A concert of Viennese music from the Philharmonia Orchestra and Douglas Boyd, best-known as the fêted artistic director of Garsington Opera. Indeed it was in the theatre that we began, with the overture to Mozart's Figaro. The Philharmonia achieved a nice balance of modern-instrument warmth and weight alongside restrained use of their forces and deliciously rustic hard-headed sticks for the timpani.

Douglas Boyd © Jean-Baptiste Millot
Douglas Boyd
© Jean-Baptiste Millot

More ebullience would follow with Mozart's Piano Concerto no. 17 in G major, performed by the perspicacious Jonathan Biss. The first movement downplayed some of the chromatic eccentricities in this sunny work, with rounded phrases handled gently by well-blended woodwinds and strings. Biss himself delivered meticulously accurate if cautious passagework, with suave phrasing and elegant paragraphing; his cadenza peered into the darker places of the work at which the development section hints, but still never lost the music’s poise.

The second movement was striking for its expressive woodwind solos, with more artful phrasing from Biss. The minor key interlude had a special lyrical fragility, tugging at the heartstrings unobtrusively. It is a movement with a major key main theme in which Biss found an incipient melancholy, leaning gracefully on its clashes. The orchestra opened up the translucency of Mozart’s orchestration in the final movement’s set of variations, a particular highlight between the dark shading of the minor key variation, along with Biss demonstrating particular brilliance in the penultimate variation. The horns led us into the comic race to the end, in a lolloping dance that would not have been out of place in the world of the opera that opened the concert.

The opening of Schubert’s “Great C major” Symphony was bold and decisive, striding with confidence, and bulked up forces on stage, into the Allegro. String playing was clipped and focused, giving excellent rhythmic and ensemble definition to the opening theme, with especially spry playing from the double basses; the woodwinds gave us a second subject that bounced on the balls of its feet. Agile and acute, for sure, but their nervous energy robbed the music of the mystery and strangeness of that side-stepping modulation into E minor. Dynamics were an issue: the rapid piano triplets Schubert demands of his woodwinds and horns at the recapitulation are cruel and unusual, but simply had to be softer, and the woodwinds often struggled to fall below mezzo piano. That being said, the return of the first theme was breathtakingly dynamic, and one of many thrilling moments in this perpetually animated performance.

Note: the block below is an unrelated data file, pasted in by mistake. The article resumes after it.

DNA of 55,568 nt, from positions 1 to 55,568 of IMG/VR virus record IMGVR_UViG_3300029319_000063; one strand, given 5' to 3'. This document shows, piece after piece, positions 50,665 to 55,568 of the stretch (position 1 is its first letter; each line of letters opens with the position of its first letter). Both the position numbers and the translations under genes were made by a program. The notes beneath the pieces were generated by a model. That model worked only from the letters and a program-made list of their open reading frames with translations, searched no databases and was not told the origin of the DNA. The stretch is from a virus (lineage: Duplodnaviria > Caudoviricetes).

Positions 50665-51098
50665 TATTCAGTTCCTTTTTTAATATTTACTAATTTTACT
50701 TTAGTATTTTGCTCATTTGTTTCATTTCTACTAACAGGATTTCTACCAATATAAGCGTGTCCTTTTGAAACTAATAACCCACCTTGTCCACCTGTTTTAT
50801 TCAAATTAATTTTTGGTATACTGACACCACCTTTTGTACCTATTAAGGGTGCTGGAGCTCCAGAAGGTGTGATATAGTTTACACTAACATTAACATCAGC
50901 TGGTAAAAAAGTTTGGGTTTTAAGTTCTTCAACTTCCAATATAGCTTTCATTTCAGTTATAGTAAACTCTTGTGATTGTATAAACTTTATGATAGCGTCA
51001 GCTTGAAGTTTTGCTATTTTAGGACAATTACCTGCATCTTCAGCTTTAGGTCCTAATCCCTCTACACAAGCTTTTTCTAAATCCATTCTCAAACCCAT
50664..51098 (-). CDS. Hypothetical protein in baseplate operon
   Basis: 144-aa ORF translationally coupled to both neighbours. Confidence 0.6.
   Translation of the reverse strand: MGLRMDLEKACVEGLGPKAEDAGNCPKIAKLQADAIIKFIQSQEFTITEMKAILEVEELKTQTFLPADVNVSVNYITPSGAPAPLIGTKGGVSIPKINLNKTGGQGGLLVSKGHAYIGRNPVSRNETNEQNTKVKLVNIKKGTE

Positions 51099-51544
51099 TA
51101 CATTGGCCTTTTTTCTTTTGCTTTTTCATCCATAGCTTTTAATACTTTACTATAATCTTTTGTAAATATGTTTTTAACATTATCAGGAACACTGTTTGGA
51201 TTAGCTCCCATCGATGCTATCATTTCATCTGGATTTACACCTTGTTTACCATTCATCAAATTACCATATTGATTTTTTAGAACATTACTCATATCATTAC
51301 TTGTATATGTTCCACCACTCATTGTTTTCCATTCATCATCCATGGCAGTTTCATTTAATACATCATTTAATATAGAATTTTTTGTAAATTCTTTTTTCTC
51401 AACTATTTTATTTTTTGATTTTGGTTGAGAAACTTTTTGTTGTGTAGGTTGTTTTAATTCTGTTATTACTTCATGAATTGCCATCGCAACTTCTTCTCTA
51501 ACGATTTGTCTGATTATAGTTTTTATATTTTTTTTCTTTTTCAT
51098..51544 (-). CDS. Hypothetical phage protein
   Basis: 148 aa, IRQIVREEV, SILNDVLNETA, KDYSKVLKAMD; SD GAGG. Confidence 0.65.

All this sound and fury was part of the problem though, particularly in the second movement. There were real high points: a piquant oboe gleamed against shadowy, nervous cellos and basses in an atmospheric opening, and the great climax was a scream of existential despair, followed by abyssal silence. If the trudging opening of the Andante is redolent of Schubert’s later Winterreise, here the wanderer was stalwart and purposeful, defiantly Promethean even, than eerily inward and stumbling. (It is Andante con moto, true, but the character of that movement is more important perhaps than it simply being quicker.)

The Scherzo also rollicked along at quite a lick, with convincing rustic dancing was convincing. But again a brisk tempo, especially in the Trio, meant the ends of phrases felt rather squeezed and the florid elegance of the music never quite shone through. The woodwinds in the Scherzo had a deliciously Mahlerian kink, treading that line between joyfulness and archly raised eyebrow. Boyd's vivacity showed us Schubert's debt to Beethoven – Nine and also Seven – in this titanic movement.

The finale is fiendish, with slippery triplets for strings and woodwinds, and the movement's vast architecture demanding the power of an unfailing musical and rhythmic current. Boyd's performance was breathlessly exciting, and totally thrilling in its effects: strings always had bite and threw themselves fearlessly, totally cohesive, at their leaping arpeggios, emboldened by burnished brass (here I welcome the heft and depth of modern trombones and trumpets in this repertoire, as well as distinctly uncool doubled woodwinds). If anything they were a bit too competent: so thrilled were the strings with their near-flawless technical execution that there was a tendency to rush. Boyd and the Philharmonia were volcanic in their energy, but such enthusiasm got the better of the music. I yearned for a fraction more space between the opening's grand gestures, and longer pauses between the individual episodes to heighten the drama; the hypnotising repetitions in the harmonies needed room to breathe: it felt like the orchestra were being told to get on with it. The philosopher Adorno wrote of Schubert that "this is music we cannot decipher, but it holds up to our welling, fading eyes the secret of infinite reconciliation." A thrilling performance, but not one spotlighting the mysteries of this work.

***11